Some famous musical duos originate in the womb, like The Louvin or Everly brothers. Others are created by love, like Ian and Silvia, Richard and Mimi Farina, and Buddy and Julie Miller. Finally there are musical combinations that seem to occur by lucky happenstance. Chip Taylor and Carrie Rodriguez were born at least a generation apart, but together they create as intimate a musical combination as any I’ve heard.
The Trouble With Humans comes a little over a year after their first release, Let’s Leave This Town. Like its predecessor, from the very first song The Trouble With Humans seduces with direct lyrics and infectious melodies. Populated only with original songs, most written by Chip Taylor, who also wrote “Wild Thing” and “Angel of the Morning,” three songs are collaborations between Taylor and Rodriguez.
My favorite tune is the opener, “Don’t Speak in English,” with its quirky lyrics, beautiful melody, and captivating vocal harmonies. “Memphis, Texas,” one of the co-written tunes, is a tome to the panhandle Texas town of Carrie’s grandmother. Their vocal harmonies during the chorus fit like a 20-year-old Stetson.
Taylor and Rodriguez roped together a first class posse of sidemen for The Trouble With Humans. Longtime sidekick John Platania on resonator guitar joins Dave Mattacks on drums, Redd Volkaert on guitar, Earl Poole Ball on piano, and Lloyd Maines on steel guitar. These seasoned old pros know how to make a song sound loose while still keeping it in their pocket. Recorded in Boston by the same engineer who recorded their first album, Huck Bennert, The Trouble With Humans shares a similar warmly intimate sonic signature and naturally relaxed ambience. The sound, just like the backup playing and musical arrangements, works to deliver the songs as effectively and directly as possible.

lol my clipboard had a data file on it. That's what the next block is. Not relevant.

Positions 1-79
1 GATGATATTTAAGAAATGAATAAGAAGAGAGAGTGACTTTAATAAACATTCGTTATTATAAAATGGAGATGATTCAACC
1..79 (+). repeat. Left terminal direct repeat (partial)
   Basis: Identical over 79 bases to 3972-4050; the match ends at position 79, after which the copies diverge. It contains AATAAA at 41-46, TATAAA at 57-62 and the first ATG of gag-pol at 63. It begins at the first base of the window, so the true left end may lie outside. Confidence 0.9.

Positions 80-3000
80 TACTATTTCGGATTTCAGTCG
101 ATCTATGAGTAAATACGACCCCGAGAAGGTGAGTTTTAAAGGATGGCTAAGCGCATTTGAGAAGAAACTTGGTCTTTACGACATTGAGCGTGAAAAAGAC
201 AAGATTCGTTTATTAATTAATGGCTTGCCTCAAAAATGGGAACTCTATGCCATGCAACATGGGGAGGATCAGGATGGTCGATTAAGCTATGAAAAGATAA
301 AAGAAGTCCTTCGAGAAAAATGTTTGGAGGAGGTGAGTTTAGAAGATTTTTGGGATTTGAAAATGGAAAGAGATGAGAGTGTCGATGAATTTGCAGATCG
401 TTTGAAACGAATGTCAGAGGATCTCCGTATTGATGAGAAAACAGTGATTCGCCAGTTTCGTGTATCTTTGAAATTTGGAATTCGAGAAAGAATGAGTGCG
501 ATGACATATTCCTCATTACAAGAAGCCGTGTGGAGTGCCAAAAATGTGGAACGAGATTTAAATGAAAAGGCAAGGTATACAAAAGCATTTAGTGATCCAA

Some music is addictive in a bad way, the tunes that you desperately try to evict from your head once they take up residence. The cure? Next time a car ad or peanut butter commercial tries to take over your brain just put on The Trouble With Humans and these musical demons will vanish like cockroaches exposed to a bright kitchen light.
This article originally appeared in VG‘s Dec. ’03 issue. All copyrights are by the author and Vintage Guitar magazine. Unauthorized replication or use is strictly prohibited.